The Marine Corps’ 236th Birthday: Semper Fidelis

The USMC logo courtesy of the Marine Corps website.

The Marine Corps has many rich traditions. At the top of the list is Semper Fidelis, Latin for “Always Faithful.”

The motto was adopted in 1883 and is defined here in quotes the Marine Corps website:

“Semper Fidelis distinguishes the Marine Corps bond from any other. It goes beyond teamwork – it is a brotherhood and lasts for life.”

“It guides Marines to remain faithful to the mission at hand, to each other, to the Corps and to country, no matter what.”

The Commandant’s 2011 Marine Corps Birthday message:

Advertisements

10 Things You May Not Know About Military Spouses

U.S. Army Pvt. Joseph Tapia sits with his daughter Kaylie during a presentation of gift computers by Operation Homelink on Fort Bragg, N.C., Aug. 7, 2009. Tapia is a cannon crew member assigned to Battery A, 3rd Battalion, 319th Airborne Field Artillery Regiment. U.S. Army photo by Spc. Michael J. MacLeod.

With Veterans Day approaching, a lot of attention naturally is focused on veterans and active duty military, but what about their families? To a man or woman, anyone who served or is serving in the military will tell you that their families sacrifice as much if not more.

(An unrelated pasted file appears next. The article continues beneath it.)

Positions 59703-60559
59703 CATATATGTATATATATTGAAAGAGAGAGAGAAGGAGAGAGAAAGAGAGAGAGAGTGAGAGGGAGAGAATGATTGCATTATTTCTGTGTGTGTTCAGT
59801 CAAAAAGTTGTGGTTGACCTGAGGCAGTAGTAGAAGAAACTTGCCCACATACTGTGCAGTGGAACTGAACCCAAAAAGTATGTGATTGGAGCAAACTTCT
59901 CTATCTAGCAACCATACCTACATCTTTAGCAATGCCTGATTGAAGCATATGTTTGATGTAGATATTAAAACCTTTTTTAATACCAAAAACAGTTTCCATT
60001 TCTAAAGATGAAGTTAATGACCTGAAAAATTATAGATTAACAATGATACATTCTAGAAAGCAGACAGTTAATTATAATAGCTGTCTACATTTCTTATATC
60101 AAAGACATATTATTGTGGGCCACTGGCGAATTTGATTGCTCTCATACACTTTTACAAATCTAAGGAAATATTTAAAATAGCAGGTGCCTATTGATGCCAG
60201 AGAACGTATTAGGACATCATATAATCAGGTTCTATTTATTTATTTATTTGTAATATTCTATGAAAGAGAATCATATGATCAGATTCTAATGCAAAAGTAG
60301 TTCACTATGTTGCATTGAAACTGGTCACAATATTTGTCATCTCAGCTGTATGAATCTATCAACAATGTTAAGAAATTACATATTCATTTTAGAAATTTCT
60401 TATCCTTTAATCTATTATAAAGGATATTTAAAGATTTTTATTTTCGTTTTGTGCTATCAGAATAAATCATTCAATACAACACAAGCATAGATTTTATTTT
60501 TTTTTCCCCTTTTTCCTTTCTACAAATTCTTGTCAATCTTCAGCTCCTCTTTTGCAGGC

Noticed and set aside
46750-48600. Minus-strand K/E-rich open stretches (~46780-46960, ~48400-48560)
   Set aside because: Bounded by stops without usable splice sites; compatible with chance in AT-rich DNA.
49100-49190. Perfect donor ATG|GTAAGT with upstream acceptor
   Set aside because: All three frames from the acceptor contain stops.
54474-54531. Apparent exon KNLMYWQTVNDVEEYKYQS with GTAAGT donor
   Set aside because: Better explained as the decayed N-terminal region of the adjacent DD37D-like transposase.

“We don’t need pity” and “We rely on our friends” are just a few of the insights. For more on military families experiences, here’s an article by Sarah Lynne, Parenting Guru at Yahoo.com.

1. When a deployment is imminent, we just want it to start. That doesn’t mean we want our spouses to leave. We don’t. But when the date has been set and our husband’s bag is sitting half-packed in the corner of the bedroom, we start getting anxious, worried and a little bit angry. We think about the upcoming months and everything he’s going to miss and everything we’re going to have to do alone. It’s overwhelming. Once they leave, we can start to tackle the challenges one at a time and that’s so much easier than the waiting. But those last few weeks before he leaves are wrought with frustration, nervousness and a little fear.

2. We are not miserable the whole time they are gone. We don’t like that our family is split up, but we can’t live in the future or press a pause button on our life, so we focus on other things. Hobbies, children, visiting friends and family, work; our life is still full. Just not complete.

3. But there are tears right underneath the surface. Whenever our children do something new, or something exciting or sad happens, or even when there have been just too many nights that we’ve stayed in alone, we get really sad. And we can’t always be sad because we don’t want to upset the kids.

You can read the other seven things about military spouses you may not know HERE.

%d bloggers like this: